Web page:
Only country to oppose restriction
INDIA again foiled international efforts to restrict trade in endosulfan, a toxic pesticide, by getting it listed in the Rotterdam Convention. The
convention, a UN chemicals information treaty, makes it binding for countries to disclose the hazardous nature of chemicals before exporting
them to countries with their prior informed consent (pic).
India was the only country to oppose the entry of endosulfan in the list at the fifth pic chemical review committee
(crc) meeting held in Rome on March 23-27. Twenty-eight out of 29 members of the class='UCASE'>crc favoured inclusion of the pesticide in the list. This followed reports from nine African countries saying many cotton
farmers fell ill and died after exposure to the chemical.
G K Pandey, adviser to the environment ministry, who represented India, reportedly opposed the listing on technical grounds saying the risk
assessment of endosulfan is inadequate. He claimed no one in India suffered after exposure to endosulfan.
Birth deformities and diseases linked to endosulfan spraying on cashew crops have however been reported in India in Kerala's Kasargode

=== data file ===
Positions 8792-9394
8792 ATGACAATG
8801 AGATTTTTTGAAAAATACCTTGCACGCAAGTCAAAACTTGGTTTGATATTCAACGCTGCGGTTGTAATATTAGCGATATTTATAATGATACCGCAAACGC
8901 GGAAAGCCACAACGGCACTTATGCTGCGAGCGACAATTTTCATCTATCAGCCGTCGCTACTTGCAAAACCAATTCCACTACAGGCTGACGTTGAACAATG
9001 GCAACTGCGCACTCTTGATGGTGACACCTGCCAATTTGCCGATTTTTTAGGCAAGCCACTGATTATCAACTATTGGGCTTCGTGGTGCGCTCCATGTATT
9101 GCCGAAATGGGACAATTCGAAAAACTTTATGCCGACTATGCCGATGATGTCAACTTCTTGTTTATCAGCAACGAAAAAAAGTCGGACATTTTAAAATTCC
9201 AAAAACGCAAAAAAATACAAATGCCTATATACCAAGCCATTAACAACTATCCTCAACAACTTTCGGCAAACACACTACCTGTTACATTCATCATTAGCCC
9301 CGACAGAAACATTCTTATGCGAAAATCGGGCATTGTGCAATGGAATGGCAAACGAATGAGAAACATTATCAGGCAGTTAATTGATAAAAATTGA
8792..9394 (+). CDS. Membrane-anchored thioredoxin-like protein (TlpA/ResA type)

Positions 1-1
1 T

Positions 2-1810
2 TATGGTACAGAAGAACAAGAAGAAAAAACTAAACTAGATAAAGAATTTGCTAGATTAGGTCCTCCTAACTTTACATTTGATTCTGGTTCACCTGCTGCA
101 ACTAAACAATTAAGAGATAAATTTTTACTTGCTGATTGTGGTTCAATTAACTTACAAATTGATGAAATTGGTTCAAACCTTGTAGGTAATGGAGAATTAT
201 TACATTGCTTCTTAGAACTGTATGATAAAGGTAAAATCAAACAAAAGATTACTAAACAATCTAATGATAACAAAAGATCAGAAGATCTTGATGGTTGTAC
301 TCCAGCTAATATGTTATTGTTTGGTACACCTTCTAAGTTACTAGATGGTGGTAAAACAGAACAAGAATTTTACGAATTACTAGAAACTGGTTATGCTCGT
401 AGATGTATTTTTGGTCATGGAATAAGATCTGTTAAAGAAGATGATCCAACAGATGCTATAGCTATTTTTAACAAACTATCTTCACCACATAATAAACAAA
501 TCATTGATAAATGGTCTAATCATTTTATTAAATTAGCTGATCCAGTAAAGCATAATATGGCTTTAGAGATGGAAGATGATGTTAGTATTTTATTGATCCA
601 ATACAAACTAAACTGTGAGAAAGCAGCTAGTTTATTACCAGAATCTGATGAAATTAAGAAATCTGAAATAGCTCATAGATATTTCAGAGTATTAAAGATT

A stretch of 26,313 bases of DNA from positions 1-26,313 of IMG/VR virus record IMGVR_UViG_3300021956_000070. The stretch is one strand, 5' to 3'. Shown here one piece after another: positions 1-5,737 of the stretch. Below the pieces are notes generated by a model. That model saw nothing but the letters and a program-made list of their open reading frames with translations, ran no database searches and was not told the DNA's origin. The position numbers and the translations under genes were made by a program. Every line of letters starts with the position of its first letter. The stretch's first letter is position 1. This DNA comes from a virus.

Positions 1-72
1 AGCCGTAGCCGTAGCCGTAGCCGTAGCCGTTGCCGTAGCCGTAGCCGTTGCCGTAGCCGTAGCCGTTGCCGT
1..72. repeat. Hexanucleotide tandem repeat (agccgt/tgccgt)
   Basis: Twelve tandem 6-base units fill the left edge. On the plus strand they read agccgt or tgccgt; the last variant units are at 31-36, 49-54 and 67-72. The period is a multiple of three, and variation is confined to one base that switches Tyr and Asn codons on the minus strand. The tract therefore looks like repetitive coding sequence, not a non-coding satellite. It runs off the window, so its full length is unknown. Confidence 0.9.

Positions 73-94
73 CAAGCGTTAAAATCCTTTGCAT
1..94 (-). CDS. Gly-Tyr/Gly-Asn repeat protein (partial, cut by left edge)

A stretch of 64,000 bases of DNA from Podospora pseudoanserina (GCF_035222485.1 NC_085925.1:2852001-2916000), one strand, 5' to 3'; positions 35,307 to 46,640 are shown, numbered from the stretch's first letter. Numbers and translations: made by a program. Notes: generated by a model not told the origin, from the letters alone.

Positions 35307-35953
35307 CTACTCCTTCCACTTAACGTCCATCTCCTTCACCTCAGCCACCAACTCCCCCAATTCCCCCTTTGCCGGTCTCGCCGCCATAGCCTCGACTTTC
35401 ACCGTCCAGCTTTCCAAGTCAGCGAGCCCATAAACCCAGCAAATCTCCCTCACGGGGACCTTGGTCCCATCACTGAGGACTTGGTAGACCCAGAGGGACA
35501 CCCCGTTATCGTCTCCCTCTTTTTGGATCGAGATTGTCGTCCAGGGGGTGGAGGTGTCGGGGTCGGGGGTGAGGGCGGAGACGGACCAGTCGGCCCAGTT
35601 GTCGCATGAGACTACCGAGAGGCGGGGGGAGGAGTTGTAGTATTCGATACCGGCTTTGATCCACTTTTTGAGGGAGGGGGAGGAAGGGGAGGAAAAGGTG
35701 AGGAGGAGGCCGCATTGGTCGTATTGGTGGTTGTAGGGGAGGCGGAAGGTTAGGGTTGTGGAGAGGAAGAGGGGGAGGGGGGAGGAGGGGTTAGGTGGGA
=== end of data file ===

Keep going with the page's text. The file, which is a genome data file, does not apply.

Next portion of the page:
district (see 'Lies, damn lies and endosulfan, Down To Earth, April 15, 2004).
"The ministry is influenced by chemicals companies," said Gopal Krishna of international pops (persistent organic
pollutants) elimination network. Activists hope crc will get the pesticide listed at the next meeting. "There is a
provision allowing crc to base its decision on two-thirds majority failing a consensus," said Krishna.
India had opposed the entry of the pesticide in the pic list in the October 2008 meeting of the
class='UCASE'>crc. It also thwarted a global ban on the pesticide last year when it was to be included in the Stockholm Convention list of